The 2020 ag-funding bill that came out of the U.S. House Appropriations Committee this week, addresses a broad sweep of the rural landscape. The legislation, which is under consideration by a House subcommittee, funds agencies and programs within the Department of Agriculture, the Farm Credit Administration, the Commodity Futures Trading Commission, and the Food and Drug Administration.
Among the items included in the bill is “language blocking USDA’s proposal to relocate the Economic Research Service (ERS) and the National Institute for Food and Agriculture (NIFA) outside the National Capital Region.”
Under the 2020 Bill “Language section”:
- The bill includes language blocking USDA’s proposal to relocate the Economic Research Service (ERS) and the National Institute for Food and Agriculture (NIFA) outside the National Capital Region.
- The bill also blocks USDA’s proposal to put ERS, currently under USDA’s research mission area, under the Office of the Chief Economist, which is under the Office of the Secretary.
- The bill requires USDA to restore on its website in full all animal welfare and horse protection inspection reports that were taken down weeks after the Trump administration took office.
The bill rejects the USDA’s proposed 50% cut to ERS programs, which include the following research areas:
1. Farm, conservation, and trade policy
2. Food assistance, nutrition, and diet quality
3. Rural economy and well-being
4. Food safety
U.S. Farm-Related Items in the 2020 Funding Bill
The bill provides $183 million, $24 million above 2019 and $68 million above the request, to facilitate the movement of agriculture products and open market opportunities. This includes $18 million for the National Organic Program to protect the integrity of the USDA Organic label and $16.5 million for the new hemp production program. The bill also provides $23.4 million in discretionary funds to the Agricultural Marketing Service and Rural Development for the Local Agriculture Market Program to continue supporting local food and value-added agriculture.
The legislation provides $1.802 billion for farm programs, which is $32.1 million above the fiscal year 2019 level. This includes an increase of $30 million for 2018 farm bill implementation. This funding will continue support for various farm, conservation, and emergency loan programs, and help American farmers and ranchers. It will also meet estimates of demand for farm loan programs.
Rural Development and Infrastructure
The bill provides a total of more than $3.943 billion for rural development programs. These programs help create an environment for economic growth by providing business and housing opportunities and building sustainable rural infrastructure for the modern economy.
- Critical Infrastructure – The legislation includes responsible investments in infrastructure to help rural areas of the country access basic utilities. This includes $1.45 billion for rural water and waste program loans, and over $655 million in water and waste grants for clean and reliable drinking water systems and sanitary waste disposal systems. An additional $6.9 billion in loan authority is provided for rural electric and telephone infrastructure loans.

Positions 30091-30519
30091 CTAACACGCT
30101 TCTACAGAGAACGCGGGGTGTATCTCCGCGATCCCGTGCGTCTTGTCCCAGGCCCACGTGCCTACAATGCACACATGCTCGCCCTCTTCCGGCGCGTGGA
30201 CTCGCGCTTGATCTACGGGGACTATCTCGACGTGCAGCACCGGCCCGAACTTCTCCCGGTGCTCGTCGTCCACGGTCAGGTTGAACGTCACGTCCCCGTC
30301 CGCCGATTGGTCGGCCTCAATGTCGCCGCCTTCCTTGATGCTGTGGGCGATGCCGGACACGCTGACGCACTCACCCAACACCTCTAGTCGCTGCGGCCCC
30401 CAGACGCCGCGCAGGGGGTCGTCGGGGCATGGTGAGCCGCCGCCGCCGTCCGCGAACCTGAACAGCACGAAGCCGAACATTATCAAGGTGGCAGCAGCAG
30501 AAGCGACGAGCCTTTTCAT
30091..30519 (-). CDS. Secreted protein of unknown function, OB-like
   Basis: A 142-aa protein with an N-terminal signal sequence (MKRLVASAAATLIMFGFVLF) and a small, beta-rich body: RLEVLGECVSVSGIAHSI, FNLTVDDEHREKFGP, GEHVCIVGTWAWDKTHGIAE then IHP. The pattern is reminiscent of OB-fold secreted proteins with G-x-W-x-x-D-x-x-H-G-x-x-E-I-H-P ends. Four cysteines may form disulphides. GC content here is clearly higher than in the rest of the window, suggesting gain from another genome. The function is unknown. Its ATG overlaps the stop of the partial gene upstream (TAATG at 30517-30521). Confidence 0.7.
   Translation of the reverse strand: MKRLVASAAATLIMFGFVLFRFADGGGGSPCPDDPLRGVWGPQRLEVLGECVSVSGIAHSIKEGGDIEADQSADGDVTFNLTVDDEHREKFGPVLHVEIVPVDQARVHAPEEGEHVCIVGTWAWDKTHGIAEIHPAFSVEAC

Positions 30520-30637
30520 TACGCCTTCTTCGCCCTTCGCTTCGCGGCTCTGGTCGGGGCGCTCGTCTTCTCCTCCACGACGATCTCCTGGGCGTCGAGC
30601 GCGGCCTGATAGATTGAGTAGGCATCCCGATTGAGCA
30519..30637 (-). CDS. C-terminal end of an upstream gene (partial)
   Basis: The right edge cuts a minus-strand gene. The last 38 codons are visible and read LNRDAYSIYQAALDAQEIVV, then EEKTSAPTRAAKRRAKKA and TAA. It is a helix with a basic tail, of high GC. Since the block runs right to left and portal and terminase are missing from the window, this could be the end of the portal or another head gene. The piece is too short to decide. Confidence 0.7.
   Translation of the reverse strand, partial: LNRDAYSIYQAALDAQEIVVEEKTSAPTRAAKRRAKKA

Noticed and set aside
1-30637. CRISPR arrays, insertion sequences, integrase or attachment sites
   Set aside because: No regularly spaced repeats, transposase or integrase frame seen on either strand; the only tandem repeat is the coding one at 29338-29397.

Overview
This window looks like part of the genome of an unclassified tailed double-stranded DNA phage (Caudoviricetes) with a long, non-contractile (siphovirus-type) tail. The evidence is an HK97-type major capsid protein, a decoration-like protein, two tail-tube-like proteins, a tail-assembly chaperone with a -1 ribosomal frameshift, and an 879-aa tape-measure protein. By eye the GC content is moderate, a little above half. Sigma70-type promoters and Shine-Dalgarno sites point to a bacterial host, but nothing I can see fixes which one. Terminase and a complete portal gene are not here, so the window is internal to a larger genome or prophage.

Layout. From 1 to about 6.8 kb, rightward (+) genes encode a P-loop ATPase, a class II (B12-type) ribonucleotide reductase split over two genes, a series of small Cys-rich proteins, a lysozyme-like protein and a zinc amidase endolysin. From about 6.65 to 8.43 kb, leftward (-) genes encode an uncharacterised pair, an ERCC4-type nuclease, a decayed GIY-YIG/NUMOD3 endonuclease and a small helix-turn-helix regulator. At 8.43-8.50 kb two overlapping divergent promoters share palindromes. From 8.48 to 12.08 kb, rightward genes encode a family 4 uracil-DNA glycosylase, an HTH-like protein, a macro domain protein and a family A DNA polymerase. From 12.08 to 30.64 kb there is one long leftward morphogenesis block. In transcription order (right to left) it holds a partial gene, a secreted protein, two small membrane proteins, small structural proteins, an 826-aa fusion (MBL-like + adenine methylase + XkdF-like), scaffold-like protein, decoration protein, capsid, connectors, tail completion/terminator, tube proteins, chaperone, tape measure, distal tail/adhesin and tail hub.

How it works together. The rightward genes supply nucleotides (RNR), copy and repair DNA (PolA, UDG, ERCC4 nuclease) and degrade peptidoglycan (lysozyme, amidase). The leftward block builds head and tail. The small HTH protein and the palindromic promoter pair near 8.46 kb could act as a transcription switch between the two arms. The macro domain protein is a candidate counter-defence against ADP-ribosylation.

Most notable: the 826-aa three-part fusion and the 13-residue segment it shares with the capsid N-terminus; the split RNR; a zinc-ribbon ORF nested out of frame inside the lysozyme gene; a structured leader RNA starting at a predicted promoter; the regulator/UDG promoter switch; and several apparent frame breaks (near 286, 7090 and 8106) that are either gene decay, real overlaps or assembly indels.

- Rural Broadband – The legislation invests over $680 million in the expansion of broadband service to provide economic development opportunities and improved education and healthcare services. These significant investments in broadband reflect a commitment to enabling Americans in rural communities to access digital tools necessary to improve health, educational, and economic outcomes.
- Marketing Programs – The bill provides $183 million, $24 million above 2019 and $68 million above the request, to facilitate the movement of agriculture products and open market opportunities. This includes $18 million for the National Organic Program to protect the integrity of the USDA Organic label and $16.5 million for the new hemp production program. The bill also provides $23.4 million in discretionary funds to the Agricultural Marketing Service and Rural Development for the Local Agriculture Market Program to continue supporting local food and value-added agriculture.
- Farm Programs – The legislation provides $1.802 billion for farm programs, which is $32.1 million above the fiscal year 2019 level. This includes an increase of $30 million for 2018 farm bill implementation. This funding will continue support for various farm, conservation, and emergency loan programs, and help American farmers and ranchers. It will also meet estimates of demand for farm loan programs.
- Animal and Plant Health – The legislation includes $1.04 billion – $23 million above the fiscal year 2019 enacted level – for the Animal and Plant Health Inspection Service. This funding will support programs to help control or eradicate plant and animal pests and diseases that can be crippling to U.S. producers. The funding level provides increases that will help address harmful pests and diseases such as cattle fever ticks and chronic wasting disease, while maintaining increases from past years for citrus greening.